Jon Long: Planet-Killing Machine

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Underbelly – Clover
August 14th -26 (21:30)

Material: four-stars.png  Delivery: four-stars.png  Laughs: three-stars.png Room: four-stars.png


If you’re after a guaranteed crowd-pleaser, something to satisfy all appetites and have your friends and family walking out of a show with you smiling and saying, ‘I’m glad you chose that,’ get yourself along to Jon Long at The Underbelly. After my annual 2 week Fringe staycation, I was back at work and feeling knackered already. A 6am start did not help me in mustering up motivation to get myself back out and in the thick of it. So to call it fortuitous that I was off to review Jon Long, would be a serious understatement.

Long strolls onto the stage as relaxed as you like. He instantly starts bantering with the crowd, full of understated bonhomie and big-grinned charm. He is clearly a young man who does this a lot. As if proof were needed, he begins by sharing his tales of woe at the part-time job he has taken to fit around his gigging, at a waste disposal plant. This allows him to give himself the moniker of ‘Stig’ (of The Dump, not Top Gear), and this self-prescribed nickname fits precisely because of his broad appeal.

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The demographics in the room are clearly displayed as the hour flies by. Each nugget of his set provokes a different level of laughter from every section of the room. Older folk laugh at the ‘Millennial gags’, the London crowd laugh at his sing-song tales of commuter hell, and I am in hysterics at his confessions of insecurity when attending his first Scottish Alcoholics Anonymous meeting. This is material that is sharp, well observed, and invites everyone to be part of the fun. A number of shows that I’ve been to in the last few weeks have suffered from too many niche, or geographically specific references. Our Jon is too seasoned to make that mistake. The songs he performs are both singalong catchy, and funny. I’ll confess to being usually deeply antipathetic to musical comedy. Tonight though, by the end of our troubadours toe-tapping numbers, I was singing along happily to each catchy chorus, as was everyone else in the audience.

And the crowd were with him from the word go, I took joy in observing the whole room continuing to clap after the lights went up at the end of the show. You see all comedy at The Fringe doesn’t need to be challenging, or controversial, or telling a deeply sad story. Long spends a pleasantly humilitous 2 minutes explaining why he didn’t fall into the pity trap of writing a heart-wrenching piece about his own addiction issues. Sometimes all you really want on a night ot is laughter, camaraderie, and a warm buzz in your chest when you leave the venue. This is why, when he finally gets into his ‘Save the Planet’ section, the audience is receptive, and it’s an approach that more activists should take. He gently pokes at the hypocrisy of armchair activists, and holds his hands up to his own ecological foibles. Just like Kermit, he gets that it’s not easy being green.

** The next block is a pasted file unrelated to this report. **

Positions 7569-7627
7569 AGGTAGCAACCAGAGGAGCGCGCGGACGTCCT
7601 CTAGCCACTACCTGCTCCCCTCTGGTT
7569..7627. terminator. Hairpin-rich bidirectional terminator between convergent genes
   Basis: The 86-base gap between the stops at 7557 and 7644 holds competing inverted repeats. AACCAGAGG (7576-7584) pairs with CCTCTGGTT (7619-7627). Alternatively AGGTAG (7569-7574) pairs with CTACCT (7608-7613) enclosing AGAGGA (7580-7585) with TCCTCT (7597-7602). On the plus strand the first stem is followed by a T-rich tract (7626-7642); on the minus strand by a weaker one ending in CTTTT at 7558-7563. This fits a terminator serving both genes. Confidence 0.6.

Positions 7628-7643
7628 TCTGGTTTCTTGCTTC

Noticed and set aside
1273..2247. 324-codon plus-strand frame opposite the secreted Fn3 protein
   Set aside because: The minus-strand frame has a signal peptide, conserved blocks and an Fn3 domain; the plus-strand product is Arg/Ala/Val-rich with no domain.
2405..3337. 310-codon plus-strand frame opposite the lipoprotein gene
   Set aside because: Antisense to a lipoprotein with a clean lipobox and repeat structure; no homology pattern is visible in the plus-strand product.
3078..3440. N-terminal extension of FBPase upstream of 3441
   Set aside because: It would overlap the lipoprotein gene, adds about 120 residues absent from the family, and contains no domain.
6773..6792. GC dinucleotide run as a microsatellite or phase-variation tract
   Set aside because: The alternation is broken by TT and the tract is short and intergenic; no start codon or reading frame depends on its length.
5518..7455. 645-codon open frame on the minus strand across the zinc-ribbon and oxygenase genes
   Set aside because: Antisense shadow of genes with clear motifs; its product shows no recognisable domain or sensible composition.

I had one critical thought throughout, and that is the speed of his delivery. When telling stories, speaking as ‘a character’, or singing, Long’s delivery is perfect. However there were sections where he was delivering to the audience as himself that felt churned out at far too high a words-per-minute count. A 4-minute section on The Maldives was almost completely lost to me as he rapidly fired out the words in a monotone, but nonetheless charming fashion. The overall quality of his material, and good will he bought from his audience from the off, compensated for this to a great degree.

As I left and started scribbling in my notebook I noticed that I was striding down the road with a spring in my step and a song on my lips, all thoughts of my early start at work again tomorrow deliciously absent as I bounced home. I was genuinely grateful to have spent my evening with Jon, I only wish that I’d brought some of my own friends and family along with me. I know that I would have had the pleasure of seeing a similarly nonchalant spring in their steps too.

Ewan Law

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